|Publication number||US3736357 A|
|Publication date||May 29, 1973|
|Filing date||Apr 14, 1969|
|Priority date||Oct 22, 1965|
|Publication number||US 3736357 A, US 3736357A, US-A-3736357, US3736357 A, US3736357A|
|Inventors||R Karll, E Piasek|
|Original Assignee||Standard Oil Co|
|Export Citation||BiBTeX, EndNote, RefMan|
|Referenced by (156), Classifications (52), Legal Events (1)|
|External Links: USPTO, USPTO Assignment, Espacenet|
United States Patent U.S. Cl. 260-5705 P 5 Claims ABSTRACT OF THE DISCLOSURE Products ofthe condensation of (l) a high molecular Patented May 29, 1973 ice tures. No one chemical addition agent has been found that provides all those extra functions.
Combustion products from the burning of fuel, lubricating oil and nitrogen of air as well as products of thermal degradation of hydrocarbon lubricating oils and addition agents tend to concentrate in the crankcase oil.
Those products of combustion and thermal degradation weight alkyl substituted hydroxyaromatic compound 7 whose alkyl substitutuent has upward from 40 to 20,000 carbon atoms, (2) a lower molecular weight alkyl-substituted phenol whose alkyl-substituent has 2 to carbon atoms, (3) an amine having two primary amino (NH groups and (4) an aldehyde in the respective molar ratio of reactants of 2.0:0.7-l.0:1.4-2.0:2.8-4.0, are novel ashless-type (metal free) mineral-oil soluble addition agents having dispersant detergent and anti-oxidant functions affording anti-sludge and anti-varnish deposition and corrosion inhibition in crankcase lubricating compositions subjected to low or high temperature in-service use. Such condensation products are prepared either by single step reaction conducted by subjecting all four of the reactants in the stated molar ratio of reactants to a single condensation reaction'under known Mannich condensation reaction conditions or by a two step reaction wherein reactants (1), (3) and (4) are first subjected to Mannich condensation conditions in the respective molar ratio of 2:l.4-2.0:l.42.0 and the resulting first step product is further condensed with reactants (2) and (4) used in the respective molar ratio of 0.7-1.0: 1.4-2.0.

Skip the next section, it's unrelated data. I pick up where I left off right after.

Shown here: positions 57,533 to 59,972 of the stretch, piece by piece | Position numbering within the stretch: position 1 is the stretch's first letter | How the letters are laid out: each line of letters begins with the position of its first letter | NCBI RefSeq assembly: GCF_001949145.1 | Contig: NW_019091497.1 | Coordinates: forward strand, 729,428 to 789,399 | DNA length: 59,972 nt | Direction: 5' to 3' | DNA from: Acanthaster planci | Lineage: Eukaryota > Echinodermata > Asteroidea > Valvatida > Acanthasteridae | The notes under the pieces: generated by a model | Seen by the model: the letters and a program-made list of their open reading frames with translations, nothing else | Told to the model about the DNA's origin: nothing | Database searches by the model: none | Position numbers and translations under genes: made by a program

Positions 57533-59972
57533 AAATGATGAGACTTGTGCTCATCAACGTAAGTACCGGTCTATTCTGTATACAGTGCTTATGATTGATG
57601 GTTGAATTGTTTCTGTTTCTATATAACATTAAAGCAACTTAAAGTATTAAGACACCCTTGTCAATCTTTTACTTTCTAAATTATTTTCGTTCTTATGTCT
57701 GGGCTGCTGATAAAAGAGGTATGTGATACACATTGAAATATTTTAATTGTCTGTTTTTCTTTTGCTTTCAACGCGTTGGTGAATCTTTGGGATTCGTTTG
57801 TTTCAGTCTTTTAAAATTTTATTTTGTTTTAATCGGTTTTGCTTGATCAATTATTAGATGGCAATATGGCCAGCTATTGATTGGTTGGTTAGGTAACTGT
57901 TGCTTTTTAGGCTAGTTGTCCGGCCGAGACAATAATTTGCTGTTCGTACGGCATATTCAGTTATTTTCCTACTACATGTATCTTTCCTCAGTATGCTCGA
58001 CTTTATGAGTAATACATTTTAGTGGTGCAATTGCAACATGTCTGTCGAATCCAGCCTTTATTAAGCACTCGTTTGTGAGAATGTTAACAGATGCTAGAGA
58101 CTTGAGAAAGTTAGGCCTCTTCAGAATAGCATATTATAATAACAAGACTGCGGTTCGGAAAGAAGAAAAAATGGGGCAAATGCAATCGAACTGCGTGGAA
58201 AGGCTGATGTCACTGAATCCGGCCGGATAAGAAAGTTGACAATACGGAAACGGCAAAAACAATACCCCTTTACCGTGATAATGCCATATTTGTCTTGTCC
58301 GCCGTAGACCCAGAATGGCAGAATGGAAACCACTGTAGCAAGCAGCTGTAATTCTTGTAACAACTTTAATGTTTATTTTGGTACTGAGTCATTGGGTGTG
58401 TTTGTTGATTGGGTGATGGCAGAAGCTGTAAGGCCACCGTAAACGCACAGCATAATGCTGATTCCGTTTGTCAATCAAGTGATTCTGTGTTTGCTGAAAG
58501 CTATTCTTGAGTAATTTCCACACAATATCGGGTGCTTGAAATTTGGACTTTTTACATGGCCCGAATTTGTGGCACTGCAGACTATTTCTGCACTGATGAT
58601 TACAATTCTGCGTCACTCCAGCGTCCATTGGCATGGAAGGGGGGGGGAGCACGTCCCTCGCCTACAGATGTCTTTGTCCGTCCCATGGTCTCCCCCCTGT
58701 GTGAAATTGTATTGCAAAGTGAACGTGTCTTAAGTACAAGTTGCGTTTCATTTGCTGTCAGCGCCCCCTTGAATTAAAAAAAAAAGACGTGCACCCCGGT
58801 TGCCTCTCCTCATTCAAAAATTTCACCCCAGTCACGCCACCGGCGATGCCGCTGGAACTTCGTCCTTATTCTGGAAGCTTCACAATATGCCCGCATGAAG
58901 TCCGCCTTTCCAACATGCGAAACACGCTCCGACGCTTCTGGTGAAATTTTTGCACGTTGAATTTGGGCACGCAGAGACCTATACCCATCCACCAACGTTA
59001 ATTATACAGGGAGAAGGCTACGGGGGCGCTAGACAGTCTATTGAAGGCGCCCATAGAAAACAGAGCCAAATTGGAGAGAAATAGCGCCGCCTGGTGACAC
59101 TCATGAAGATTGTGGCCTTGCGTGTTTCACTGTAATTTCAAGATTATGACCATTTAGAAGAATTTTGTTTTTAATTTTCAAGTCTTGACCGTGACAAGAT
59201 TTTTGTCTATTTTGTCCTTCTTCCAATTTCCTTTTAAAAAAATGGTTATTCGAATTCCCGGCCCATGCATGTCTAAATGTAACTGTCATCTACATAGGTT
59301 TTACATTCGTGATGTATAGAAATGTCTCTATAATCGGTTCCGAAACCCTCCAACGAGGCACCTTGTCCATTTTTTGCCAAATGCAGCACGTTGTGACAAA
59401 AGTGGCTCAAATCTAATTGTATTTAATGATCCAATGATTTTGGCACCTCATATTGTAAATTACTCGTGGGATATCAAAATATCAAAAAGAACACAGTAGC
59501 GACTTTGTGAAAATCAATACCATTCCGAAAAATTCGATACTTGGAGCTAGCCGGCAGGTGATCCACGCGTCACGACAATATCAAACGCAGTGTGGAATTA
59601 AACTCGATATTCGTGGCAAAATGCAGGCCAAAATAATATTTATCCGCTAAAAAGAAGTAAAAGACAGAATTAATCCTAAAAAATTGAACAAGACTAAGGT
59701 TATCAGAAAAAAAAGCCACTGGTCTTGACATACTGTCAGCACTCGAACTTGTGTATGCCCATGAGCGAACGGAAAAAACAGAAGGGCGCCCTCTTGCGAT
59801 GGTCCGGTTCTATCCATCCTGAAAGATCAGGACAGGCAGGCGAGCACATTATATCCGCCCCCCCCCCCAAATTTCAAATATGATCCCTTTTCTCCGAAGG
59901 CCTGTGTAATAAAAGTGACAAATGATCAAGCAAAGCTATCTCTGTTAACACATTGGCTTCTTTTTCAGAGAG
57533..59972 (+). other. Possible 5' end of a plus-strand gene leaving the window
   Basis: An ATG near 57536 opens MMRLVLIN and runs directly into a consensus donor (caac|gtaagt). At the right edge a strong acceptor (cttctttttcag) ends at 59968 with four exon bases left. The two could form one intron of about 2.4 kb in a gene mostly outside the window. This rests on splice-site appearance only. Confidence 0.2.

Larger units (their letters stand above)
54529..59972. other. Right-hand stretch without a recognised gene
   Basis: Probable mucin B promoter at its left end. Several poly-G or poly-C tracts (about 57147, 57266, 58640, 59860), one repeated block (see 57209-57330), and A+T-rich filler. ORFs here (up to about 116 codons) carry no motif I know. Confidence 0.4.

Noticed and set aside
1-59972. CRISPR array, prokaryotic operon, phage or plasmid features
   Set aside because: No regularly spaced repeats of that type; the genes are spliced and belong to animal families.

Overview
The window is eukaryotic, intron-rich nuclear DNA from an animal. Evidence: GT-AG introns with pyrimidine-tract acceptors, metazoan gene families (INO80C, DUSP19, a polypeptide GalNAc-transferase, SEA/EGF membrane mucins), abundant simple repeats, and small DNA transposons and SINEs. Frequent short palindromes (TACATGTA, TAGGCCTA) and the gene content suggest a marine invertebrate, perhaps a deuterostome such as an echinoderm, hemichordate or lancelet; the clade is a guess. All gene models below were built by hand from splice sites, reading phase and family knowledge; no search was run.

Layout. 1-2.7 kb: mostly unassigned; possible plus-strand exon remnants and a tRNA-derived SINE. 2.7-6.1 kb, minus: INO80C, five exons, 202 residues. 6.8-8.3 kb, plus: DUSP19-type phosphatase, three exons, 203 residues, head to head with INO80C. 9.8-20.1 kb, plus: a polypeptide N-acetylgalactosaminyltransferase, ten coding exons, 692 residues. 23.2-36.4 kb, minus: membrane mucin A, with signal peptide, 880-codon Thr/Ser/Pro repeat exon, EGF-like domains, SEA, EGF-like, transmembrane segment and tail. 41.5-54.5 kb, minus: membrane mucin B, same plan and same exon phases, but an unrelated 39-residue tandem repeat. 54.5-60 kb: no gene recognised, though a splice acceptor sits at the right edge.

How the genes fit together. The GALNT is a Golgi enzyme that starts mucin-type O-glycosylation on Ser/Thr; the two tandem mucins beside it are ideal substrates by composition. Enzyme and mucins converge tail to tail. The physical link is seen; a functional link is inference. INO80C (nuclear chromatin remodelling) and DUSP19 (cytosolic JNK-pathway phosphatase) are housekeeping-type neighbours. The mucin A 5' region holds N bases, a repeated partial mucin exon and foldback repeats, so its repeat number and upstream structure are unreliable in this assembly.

RELATED APPLICATIONS BACKGROUND OF THE INVENTION Present-day automobile and diesel engines have been 1 designed for higher-power output, lower combustion products emission and longerin service periods of use of crankcase lubricating oils. All of these design changes have necessitated devising higher efficiency lubricating oils tend toform oil-insoluble products that either surface coat metal parts (lacquer or varnish like films) or settle out as-viscous (sludge) deposits or form solid ash-like or carbonaceous deposits. Any of these deposits can restrict and even plug grooves, channels and holes provided for lubricant flow to moving surfaces requiring lubrication. Crankcase oils are formulated (dissolving of addition agents in highly refined hydrocarbon lubricating oils) not only to reduce thermal decomposition of oil solvent and addition agent solutes but also to keep in suspension (as a dispersant) or to resuspend (as a detergent) insoluble combustion and thermal degradation products as well as neutralize acidic products. Neutral and over-based metallo-organic compounds such as the alkaline earth 4 metal salts of sulfonic acids and hydrocarbon-P 8 reaction productswere first used as dispersant-detergent addition agents. Their in service drawbacks were that their combustion and/or thermal degradation products left metal ash solids, they could not efficiently resuspend or disperse lacquer and varnish formers or sludge formers to meet present day engine requirements and they lost their dispersant-detergent function when their alkaline earth metal component had been consumed by neutralizing acidic products of combustion.